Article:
Who says lawyers can’t get good work these days? Take this piece for instance from the ABA Journal:
Kirkland & Ellis Seeks Fee of $18.50 a Minute for Bankruptcy Work
Posted Jan 28, 2009 By Debra Cassens Weiss
Kirkland & Ellis has requested a fee of $1,110 an hour in a corporate bankruptcy, a possible record amount, according to one expert. The hourly rate breaks down to $18.50 a minute, Bloomberg reports. The law firm is seeking the fee for its representation of titanium dioxide-maker Tronox Inc. Two other law firms are seeking nearly as much, requesting hourly rates in excess of $1,000, according to the story. They are Sidley Austin, in the restructuring of the Tribune Co., and Skadden, Arps, Slate, Meagher & Flom, representing Circuit City. Bankruptcy law professor Lynn LoPucki of the University of California at Los Angeles told the wire service that fees for lawyers and other professionals in bankruptcy cases are growing at four times the rate of inflation. “As the economy gets worse, the bankruptcy lawyers are charging more,” LoPucki told Bloomberg. “It seems that each month one sets a new record for hourly billing rates. $1,110 is, to my knowledge, a record for the debtor’s bankruptcy counsel.”
And you thought the economy was having problems!
Posted in ABA, bankruptcy, business, Career and Job, careers, community, competition, corporate counsel, current-events, employment, enterprise, federal courts, finanancial, jobs, law, legal marketplace, LPM Section, news, outside counsel, practice, practice management, referrals, the business of law, work
Highlights of the article posted today by the ABA from author Molly McDonough
The image of a businessman dressed in a dark suit, slipping on a banana peel and about to fall flat on his rear may give Web users an idea of the types of lawyers they might find starting in September on WhoCanISue.com. The new website, founded by Florida lawyer Curtis A. Wolfe, aims to connect attorneys with potential clients. “The new site, backed by individuals from the legal and online marketing communities, is designed to fill the gap in the market with a model that gives consumers greater control, safety, and efficiency, and creates more qualified inquiries for participating attorneys,” a news release states. [read more …]
Technorati tags: lawyer, law, business, match-making, match, bar associations, legal services, legalmatch, lawyers.com, findlaw, avvo
Posted in ABA, business, collaborative tools, community, competition, conduct, current-events, disruptive technology, FindLaw, law, legal marketplace, Lexis-Nexis, LPM Section, practice, practice management, referrals, technology, Westlaw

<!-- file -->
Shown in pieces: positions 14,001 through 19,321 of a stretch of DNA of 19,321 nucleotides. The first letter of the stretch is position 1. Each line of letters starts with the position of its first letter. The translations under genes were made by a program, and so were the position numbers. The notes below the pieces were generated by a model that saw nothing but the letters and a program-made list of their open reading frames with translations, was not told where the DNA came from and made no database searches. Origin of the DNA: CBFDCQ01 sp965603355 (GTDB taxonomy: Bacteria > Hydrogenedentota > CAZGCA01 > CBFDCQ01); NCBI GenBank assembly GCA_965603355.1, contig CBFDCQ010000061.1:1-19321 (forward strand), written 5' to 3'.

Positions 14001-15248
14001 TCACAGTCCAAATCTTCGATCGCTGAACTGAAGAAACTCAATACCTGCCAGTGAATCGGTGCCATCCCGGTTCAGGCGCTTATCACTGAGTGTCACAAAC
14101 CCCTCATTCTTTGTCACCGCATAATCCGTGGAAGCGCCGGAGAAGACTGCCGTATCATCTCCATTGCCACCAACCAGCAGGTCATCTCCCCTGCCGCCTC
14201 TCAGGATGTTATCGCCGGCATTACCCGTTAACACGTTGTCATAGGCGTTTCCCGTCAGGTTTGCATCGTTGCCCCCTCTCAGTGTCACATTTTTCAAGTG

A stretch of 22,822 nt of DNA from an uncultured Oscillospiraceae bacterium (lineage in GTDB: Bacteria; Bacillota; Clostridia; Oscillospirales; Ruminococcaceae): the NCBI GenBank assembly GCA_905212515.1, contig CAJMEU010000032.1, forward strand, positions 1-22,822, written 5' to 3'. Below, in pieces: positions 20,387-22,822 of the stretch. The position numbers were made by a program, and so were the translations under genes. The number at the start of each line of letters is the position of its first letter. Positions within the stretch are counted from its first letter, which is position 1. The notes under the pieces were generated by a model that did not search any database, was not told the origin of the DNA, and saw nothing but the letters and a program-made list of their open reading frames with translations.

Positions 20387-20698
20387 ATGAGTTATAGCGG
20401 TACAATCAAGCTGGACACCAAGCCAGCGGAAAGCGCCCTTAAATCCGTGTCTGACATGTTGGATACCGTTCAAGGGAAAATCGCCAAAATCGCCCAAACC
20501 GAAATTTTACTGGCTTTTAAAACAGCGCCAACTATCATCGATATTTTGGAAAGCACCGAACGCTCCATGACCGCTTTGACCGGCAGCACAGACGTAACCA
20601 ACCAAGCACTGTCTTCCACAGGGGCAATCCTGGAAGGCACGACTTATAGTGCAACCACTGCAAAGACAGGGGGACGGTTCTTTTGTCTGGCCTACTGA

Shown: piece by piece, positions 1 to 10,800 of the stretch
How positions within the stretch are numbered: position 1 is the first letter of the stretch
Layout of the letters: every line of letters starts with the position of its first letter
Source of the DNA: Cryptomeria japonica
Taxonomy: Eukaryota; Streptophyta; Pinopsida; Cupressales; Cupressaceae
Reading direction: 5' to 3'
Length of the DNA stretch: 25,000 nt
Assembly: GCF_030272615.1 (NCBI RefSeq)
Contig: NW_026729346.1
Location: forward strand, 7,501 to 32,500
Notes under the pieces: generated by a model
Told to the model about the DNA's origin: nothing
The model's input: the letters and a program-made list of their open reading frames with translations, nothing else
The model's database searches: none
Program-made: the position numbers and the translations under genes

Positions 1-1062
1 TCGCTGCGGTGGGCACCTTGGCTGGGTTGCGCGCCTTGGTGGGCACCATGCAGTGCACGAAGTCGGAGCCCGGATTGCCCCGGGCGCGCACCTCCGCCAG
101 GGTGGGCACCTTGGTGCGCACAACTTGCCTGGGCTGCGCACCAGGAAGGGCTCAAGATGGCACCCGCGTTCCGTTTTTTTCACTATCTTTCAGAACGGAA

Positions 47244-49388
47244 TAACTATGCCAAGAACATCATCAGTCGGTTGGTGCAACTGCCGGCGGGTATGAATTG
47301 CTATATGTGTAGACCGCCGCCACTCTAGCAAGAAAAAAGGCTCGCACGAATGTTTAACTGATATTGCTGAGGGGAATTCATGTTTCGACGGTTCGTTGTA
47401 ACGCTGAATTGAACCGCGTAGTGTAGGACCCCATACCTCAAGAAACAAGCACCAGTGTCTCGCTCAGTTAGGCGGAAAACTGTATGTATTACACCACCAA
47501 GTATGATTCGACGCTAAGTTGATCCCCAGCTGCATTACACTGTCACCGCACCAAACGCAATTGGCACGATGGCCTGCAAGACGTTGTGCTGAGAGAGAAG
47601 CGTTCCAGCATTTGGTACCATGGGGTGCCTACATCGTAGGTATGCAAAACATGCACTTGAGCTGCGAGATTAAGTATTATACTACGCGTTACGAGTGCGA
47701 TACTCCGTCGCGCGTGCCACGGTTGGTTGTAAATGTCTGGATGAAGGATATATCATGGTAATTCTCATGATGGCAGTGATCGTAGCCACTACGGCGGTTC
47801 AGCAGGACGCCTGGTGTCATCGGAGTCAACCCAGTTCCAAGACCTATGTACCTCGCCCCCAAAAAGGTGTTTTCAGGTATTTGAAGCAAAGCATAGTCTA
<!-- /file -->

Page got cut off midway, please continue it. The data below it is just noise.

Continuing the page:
Ed. Note: Readers will remember my zealous defense of Avvo in its early going, as well as the controversy surrounding that position (what I call a “free market” stance). Here is a selection from those rebellious times. But it wasn’t until this year that Avvo’s rabble-rousing approach to the legal marketplace reached Illinois, that shining jewel set in the silver sea of the Midwest. The Paris of fly-over territory. And when Avvo arrived its new ideas were welcomed by our foreward-thinking judiciary with open arms (and clenched fists). But don’t take my word for it ..
The Illinois ARDC Responds to Avvo’s Petition
July 8th, 2008 by Josh King, VP of Business Development and General Counsel
I received the Illinois Attorney Registration and Disciplinary Commission’s response to Avvo’s Illinois Supreme Court petition yesterday. Although I had hoped that the ARDC would simply ask the court for guidance in dealing with the apparent disagreement between public records law and the ARDC’s 28-year-old guidelines for providing attorney records, the ARDC went to some lengths to defend its guidelines and take issue with what Avvo is doing. I’m not entirely sure why – the guidelines in question have survived both the advent of the internet and the explosion of openness in most state open records laws, so there surely would be no shame in inquiring whether the policy is still relevant, let alone whether it complies with the current state of Illinois law on public access to judicial records.
The guidelines in question, you see, generally prohibit the dissemination of the Attorney Roll to nn-Illinois entities or for most commercial uses (for-profit Illinois CLE providers are exempt). Putting aside the only-for-Illinois portion of the guidelines (a restriction that surely doesn’t meet the standards of the federal Constitution’s Privileges and Immunities clause), the ARDC has focused on Avvo’s status as a commercial entity and Avvo’s use of the attorney records. Along the way, the ARDC has attempted to understand how Avvo works. Unfortunately, it hasn’t done so via the lens of the consumer. So let’s clear up some misconceptions the folks in Springfield hold: [read the rest here]
Posted in Avvo, Blogging, business, careers, collaborative tools, community, competition, conduct, crowdsourcing, current-events, disruptive technology, employment, illinois supreme court, judiciary, law, legal marketplace, news, practice management, radical transparency, records, referrals, the business of law, web 2.0, Wisdom of Crowds